Ohio is in the forefront of emerging public policy on an important issue, but it’s not a distinction Ohioans should cherish. Our state has become a battleground for a national political strategy that aims to restrict women’s reproductive rights — and it’s working all too well.
This year, Gov. John Kasich and the Republican-controlled General Assembly rammed into the new state budget — which should not be a vehicle for making social policy — several harsh new measures to limit the availability of abortion. One of these measures prohibits hospitals that get public funding from signing transfer agreements with abortion clinics to provide emergency care, even though hospitals are required by law to treat emergency patients. A clinic in Toledo closed this summer; the city’s last remaining clinic also could shut down because the University of Toledo Medical Center would not renew its agreement.
State law now requires doctors to test for fetal heartbeats among all patients who seek abortions, to tell them the likelihood that their pregnancy would reach full term, and to offer to let them watch an ultrasound of the fetus. These are all clear efforts to induce guilt and shame, and to intimidate women into forgoing a legal procedure to end pregnancy.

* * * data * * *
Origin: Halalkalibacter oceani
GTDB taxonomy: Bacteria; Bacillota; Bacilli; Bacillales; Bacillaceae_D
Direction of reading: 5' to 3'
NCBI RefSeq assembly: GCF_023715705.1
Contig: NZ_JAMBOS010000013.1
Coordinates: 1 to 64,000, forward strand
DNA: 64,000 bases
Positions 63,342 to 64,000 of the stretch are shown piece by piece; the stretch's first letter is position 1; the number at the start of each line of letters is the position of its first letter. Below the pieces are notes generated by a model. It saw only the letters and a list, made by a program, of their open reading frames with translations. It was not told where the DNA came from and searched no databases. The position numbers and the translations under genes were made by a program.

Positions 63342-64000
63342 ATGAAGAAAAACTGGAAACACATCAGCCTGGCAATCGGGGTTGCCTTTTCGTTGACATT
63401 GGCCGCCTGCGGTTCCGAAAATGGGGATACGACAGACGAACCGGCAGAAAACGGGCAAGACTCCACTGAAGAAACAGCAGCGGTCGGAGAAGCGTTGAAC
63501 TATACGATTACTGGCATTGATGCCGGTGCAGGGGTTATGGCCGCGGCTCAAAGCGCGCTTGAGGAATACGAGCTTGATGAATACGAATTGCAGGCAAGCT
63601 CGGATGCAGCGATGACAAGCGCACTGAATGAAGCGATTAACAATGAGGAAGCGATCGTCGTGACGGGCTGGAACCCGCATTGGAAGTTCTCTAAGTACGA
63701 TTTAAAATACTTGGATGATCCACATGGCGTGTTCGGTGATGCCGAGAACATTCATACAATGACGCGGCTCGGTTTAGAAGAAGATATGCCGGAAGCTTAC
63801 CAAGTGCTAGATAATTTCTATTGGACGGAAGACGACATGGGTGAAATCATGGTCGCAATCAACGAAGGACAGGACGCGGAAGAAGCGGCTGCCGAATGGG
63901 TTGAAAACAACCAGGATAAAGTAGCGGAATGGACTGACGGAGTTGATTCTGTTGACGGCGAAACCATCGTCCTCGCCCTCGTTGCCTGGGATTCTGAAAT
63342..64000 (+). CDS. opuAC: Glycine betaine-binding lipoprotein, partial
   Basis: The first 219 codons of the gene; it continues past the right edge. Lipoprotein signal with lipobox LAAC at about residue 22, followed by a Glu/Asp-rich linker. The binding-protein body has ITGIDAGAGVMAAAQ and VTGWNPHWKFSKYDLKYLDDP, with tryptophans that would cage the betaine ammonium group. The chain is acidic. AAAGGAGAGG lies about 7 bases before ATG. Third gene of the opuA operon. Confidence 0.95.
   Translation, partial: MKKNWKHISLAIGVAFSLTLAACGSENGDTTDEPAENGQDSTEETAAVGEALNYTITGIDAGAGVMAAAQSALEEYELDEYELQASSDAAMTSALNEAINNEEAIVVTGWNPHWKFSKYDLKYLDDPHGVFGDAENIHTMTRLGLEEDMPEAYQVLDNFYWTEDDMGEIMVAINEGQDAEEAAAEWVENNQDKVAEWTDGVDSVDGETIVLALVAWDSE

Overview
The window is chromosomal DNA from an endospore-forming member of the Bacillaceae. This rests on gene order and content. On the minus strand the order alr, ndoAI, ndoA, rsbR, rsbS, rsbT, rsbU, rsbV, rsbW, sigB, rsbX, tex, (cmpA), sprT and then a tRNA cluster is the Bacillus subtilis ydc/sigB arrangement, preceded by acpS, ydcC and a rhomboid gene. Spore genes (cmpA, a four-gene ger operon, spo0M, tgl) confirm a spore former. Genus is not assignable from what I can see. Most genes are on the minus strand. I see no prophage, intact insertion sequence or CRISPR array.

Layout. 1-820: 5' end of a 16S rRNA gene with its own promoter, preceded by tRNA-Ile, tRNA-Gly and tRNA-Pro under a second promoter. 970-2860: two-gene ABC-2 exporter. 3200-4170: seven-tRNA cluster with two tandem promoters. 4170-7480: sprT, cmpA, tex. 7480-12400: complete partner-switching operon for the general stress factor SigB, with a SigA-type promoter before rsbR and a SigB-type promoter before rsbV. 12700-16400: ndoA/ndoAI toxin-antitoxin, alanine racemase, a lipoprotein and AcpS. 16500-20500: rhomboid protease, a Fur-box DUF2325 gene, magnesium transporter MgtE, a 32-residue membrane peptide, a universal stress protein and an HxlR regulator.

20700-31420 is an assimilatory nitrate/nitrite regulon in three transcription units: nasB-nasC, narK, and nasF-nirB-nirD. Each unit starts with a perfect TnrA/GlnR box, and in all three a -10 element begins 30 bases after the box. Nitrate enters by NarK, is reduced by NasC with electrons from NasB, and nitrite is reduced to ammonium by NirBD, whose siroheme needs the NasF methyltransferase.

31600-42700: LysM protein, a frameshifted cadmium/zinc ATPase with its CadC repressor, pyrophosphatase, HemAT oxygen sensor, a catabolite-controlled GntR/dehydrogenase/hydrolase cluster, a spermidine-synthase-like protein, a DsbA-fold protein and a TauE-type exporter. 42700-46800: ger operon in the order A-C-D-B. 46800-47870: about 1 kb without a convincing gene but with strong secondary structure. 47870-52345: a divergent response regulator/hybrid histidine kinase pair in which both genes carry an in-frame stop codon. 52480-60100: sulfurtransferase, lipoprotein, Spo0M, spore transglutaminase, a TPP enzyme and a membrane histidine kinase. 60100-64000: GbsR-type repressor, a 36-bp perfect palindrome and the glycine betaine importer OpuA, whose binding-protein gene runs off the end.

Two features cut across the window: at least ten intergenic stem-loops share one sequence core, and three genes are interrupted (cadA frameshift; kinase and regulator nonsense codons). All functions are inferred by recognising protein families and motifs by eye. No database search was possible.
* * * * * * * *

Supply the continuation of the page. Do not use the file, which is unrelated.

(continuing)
The new budget also bars rape-crisis programs that get public money from discussing abortion as an option. It subsidizes “crisis pregnancy” centers that often are run by anti-abortion groups. It penalizes Planned Parenthood because of its ostensible abortion advocacy, jeopardizing funding for family-planning programs that can reduce abortions.
The intent of such onerous measures is to erode incrementally the reproductive rights established in the U.S. Supreme Court’s Roe vs. Wade decision and subsequent rulings. Ohio isn’t alone: National anti-abortion lobbies are pursuing similar legislative strategies in other states.
That’s why Ohio’s mainstream anti-abortion movement opposes such blatantly unconstitutional measures as the proposed “heartbeat bill,” which would prohibit abortion of a fetus with a detectable heartbeat — which can occur even before a women knows she is pregnant. Courts in states such as North Dakota and Arkansas have rejected similarly radical anti-abortion laws.
The American Civil Liberties Union of Ohio filed suit last week against Mr. Kasich and other state officials to block the new abortion restrictions. ACLU officials argue plausibly that the inclusion of these measures in the unrelated budget bill violates the state constitution.
Anti-abortion groups in Ohio are right to call for the state to take a greater role in encouraging adoptions. If state tax policies and rules create obstacles to adoption, they should be dismantled. But that does not require further assaults on women’s rights.
Far from protecting women, as anti-abortion advocates assert, such regressive measures can threaten women’s health and are gratuitously cruel. Along with necessary judicial review, Ohio voters should hold to account the elected officials responsible for these measures.